Remembering Tom McGee: Former House Speaker Has Many Qualities That Are Needed Today

January 8, 2013
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We will leave to others the listing of the many achievements of the late Tom McGee, the legendary Speaker of the Massachusetts House of Representatives for nine years from 1975-84, who arguably was the most powerful political figure in the state during his tenure.

But in our view, those who knew Speaker McGee always will remember him for three qualities which are in short supply today at all levels of government.

First and foremost, he understood that our democracy is based on the premise first espoused by Henry Clay: “Politics is the art of compromise.” While it certainly is true ¬†that Speaker McGee ¬†held strong views on many issues, he also understood that government had to get things done. Gridlock was not an option in the Tom McGee playbook. He played the game hard, but the sort of gridlock that we see today in government was not part of Tom McGee’s lexicon. He believed in the power of government to do good things for his constituents. Massachusetts became one of the most progressive states in the nation during the time he served as Speaker of the House.

Second, flowing from his core belief of the  need for government to make life better for all citizens, Tom McGee never forgot where he came from. Despite rising to the pinnacle of success and power in the Massachusetts political world, Tom McGee always put his constituents first. The outpouring of sympathy over his recent passing is a testament to the literally thousands of people who were helped by Speaker McGee on a personal level.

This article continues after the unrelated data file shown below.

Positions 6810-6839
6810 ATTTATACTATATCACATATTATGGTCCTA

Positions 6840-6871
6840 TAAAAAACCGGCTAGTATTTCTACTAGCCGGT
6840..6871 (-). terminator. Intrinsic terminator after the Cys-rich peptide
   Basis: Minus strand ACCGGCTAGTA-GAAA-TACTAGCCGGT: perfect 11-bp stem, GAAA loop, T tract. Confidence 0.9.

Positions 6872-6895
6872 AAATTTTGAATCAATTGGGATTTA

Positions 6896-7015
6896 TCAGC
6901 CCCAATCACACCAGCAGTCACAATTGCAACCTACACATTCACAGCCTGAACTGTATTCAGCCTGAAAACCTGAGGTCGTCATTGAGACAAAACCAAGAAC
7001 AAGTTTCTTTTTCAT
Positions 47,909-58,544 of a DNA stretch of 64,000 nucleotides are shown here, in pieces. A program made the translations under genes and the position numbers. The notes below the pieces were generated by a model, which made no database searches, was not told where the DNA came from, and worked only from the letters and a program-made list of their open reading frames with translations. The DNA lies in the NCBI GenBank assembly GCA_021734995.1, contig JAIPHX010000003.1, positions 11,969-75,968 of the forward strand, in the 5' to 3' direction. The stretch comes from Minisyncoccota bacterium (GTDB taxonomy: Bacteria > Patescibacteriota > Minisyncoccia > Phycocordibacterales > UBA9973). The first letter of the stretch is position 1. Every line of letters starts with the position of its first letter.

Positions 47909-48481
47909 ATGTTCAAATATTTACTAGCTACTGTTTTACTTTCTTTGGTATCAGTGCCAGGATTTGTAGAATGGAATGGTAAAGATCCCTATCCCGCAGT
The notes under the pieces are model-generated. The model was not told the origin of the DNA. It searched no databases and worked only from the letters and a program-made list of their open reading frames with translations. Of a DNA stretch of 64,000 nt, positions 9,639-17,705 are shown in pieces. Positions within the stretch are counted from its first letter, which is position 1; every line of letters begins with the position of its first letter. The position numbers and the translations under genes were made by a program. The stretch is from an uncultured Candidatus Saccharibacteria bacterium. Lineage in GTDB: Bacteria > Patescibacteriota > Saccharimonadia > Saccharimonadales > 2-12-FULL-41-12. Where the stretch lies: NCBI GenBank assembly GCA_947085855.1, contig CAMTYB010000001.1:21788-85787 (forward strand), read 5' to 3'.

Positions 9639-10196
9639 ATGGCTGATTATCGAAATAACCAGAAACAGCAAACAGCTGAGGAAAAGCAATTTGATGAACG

Finally, when Tom McGee gave you his word, it was as good as gold. Some may say that he was a throwback to an era long gone in politics, but in our view, who can deny ¬†that some of the qualities Tom McGee stood for would not be welcome on today’s political scene.

When reflecting on the life and accomplishments of Tom McGee, who rose to the highest heights on the political stage, the words of the poet Wordsworth nonetheless  come to mind:

That best portion of a good man’s life,

His little, nameless, unremembered acts of kindness and love.

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